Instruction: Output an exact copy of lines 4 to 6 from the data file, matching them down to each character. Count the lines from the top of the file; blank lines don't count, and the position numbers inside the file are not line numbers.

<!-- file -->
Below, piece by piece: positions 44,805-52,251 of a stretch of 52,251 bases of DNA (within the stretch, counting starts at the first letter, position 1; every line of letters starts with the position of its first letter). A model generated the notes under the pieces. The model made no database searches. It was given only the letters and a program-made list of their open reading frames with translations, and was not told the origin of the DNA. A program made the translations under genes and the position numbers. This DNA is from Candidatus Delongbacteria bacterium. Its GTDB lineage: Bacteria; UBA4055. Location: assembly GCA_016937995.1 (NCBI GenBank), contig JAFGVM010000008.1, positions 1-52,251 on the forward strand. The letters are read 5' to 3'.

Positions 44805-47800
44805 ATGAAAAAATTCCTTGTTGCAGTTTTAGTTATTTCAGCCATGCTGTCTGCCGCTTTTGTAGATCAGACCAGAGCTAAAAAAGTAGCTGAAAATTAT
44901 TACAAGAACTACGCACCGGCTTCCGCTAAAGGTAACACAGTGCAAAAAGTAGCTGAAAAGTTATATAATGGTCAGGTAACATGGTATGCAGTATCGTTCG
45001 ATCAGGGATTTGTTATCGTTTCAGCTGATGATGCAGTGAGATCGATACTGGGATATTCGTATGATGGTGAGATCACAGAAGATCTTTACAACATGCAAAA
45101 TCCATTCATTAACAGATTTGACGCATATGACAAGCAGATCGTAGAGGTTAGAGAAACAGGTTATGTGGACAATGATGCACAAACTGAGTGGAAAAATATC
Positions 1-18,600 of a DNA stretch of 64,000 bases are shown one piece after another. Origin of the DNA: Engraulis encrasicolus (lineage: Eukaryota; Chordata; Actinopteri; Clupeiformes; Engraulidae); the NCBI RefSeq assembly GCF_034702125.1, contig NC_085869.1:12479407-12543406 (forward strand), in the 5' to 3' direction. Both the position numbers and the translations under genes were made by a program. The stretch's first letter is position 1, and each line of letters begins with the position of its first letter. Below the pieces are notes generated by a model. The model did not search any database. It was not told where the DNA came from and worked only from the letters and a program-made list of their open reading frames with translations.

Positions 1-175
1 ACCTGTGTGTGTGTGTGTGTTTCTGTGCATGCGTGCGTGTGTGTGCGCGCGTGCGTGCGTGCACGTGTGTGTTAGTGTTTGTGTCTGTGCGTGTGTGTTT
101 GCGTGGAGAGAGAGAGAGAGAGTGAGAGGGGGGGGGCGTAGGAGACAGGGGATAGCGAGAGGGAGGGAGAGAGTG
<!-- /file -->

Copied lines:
44901 TACAAGAACTACGCACCGGCTTCCGCTAAAGGTAACACAGTGCAAAAAGTAGCTGAAAAGTTATATAATGGTCAGGTAACATGGTATGCAGTATCGTTCG
45001 ATCAGGGATTTGTTATCGTTTCAGCTGATGATGCAGTGAGATCGATACTGGGATATTCGTATGATGGTGAGATCACAGAAGATCTTTACAACATGCAAAA
45101 TCCATTCATTAACAGATTTGACGCATATGACAAGCAGATCGTAGAGGTTAGAGAAACAGGTTATGTGGACAATGATGCACAAACTGAGTGGAAAAATATC